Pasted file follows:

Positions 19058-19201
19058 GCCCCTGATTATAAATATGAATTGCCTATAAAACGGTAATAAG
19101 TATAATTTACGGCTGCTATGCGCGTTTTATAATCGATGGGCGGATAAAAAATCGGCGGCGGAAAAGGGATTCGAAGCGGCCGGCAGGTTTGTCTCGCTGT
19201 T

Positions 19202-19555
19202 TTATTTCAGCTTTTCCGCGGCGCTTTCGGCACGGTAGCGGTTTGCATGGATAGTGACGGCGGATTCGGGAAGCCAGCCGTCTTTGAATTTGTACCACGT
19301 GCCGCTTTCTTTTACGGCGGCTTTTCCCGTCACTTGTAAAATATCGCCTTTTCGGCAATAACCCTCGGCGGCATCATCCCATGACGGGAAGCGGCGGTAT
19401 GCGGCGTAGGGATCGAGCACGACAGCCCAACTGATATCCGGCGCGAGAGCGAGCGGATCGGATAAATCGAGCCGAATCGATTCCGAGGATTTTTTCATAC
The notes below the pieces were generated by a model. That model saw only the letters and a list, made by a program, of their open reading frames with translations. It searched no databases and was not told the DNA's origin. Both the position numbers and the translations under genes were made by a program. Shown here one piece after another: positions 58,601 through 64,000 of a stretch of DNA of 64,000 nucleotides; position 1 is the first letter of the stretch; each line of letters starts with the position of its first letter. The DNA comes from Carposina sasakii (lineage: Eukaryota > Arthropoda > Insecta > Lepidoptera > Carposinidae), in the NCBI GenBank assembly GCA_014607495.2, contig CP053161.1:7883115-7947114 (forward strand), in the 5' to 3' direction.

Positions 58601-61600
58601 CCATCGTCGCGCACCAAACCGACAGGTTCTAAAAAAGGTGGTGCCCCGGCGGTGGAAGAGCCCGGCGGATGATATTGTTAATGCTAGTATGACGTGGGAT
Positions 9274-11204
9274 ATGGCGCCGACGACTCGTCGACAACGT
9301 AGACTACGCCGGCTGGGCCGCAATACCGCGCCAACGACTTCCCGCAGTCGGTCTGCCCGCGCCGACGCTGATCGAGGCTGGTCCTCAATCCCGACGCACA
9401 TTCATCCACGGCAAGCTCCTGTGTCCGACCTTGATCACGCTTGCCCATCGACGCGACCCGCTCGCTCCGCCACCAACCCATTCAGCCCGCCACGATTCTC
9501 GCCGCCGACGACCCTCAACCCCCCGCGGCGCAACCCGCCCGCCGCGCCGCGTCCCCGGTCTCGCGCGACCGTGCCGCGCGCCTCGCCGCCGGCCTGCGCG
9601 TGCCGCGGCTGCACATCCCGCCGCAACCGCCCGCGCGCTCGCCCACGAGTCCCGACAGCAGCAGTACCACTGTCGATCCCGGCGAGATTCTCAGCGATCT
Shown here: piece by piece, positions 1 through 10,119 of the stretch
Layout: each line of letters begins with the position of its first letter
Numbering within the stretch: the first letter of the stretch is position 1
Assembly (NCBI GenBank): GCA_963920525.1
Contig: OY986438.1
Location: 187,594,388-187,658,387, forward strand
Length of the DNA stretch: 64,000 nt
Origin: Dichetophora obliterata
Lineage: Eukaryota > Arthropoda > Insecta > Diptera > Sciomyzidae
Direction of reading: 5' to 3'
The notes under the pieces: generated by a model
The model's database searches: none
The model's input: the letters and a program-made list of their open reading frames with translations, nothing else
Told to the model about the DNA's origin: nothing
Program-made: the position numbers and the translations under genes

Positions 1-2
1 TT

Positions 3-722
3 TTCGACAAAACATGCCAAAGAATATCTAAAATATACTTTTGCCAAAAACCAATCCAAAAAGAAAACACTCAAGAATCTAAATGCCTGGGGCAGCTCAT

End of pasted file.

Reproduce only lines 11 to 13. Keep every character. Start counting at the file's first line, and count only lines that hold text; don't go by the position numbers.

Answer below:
58601 CCATCGTCGCGCACCAAACCGACAGGTTCTAAAAAAGGTGGTGCCCCGGCGGTGGAAGAGCCCGGCGGATGATATTGTTAATGCTAGTATGACGTGGGAT
Positions 9274-11204
9274 ATGGCGCCGACGACTCGTCGACAACGT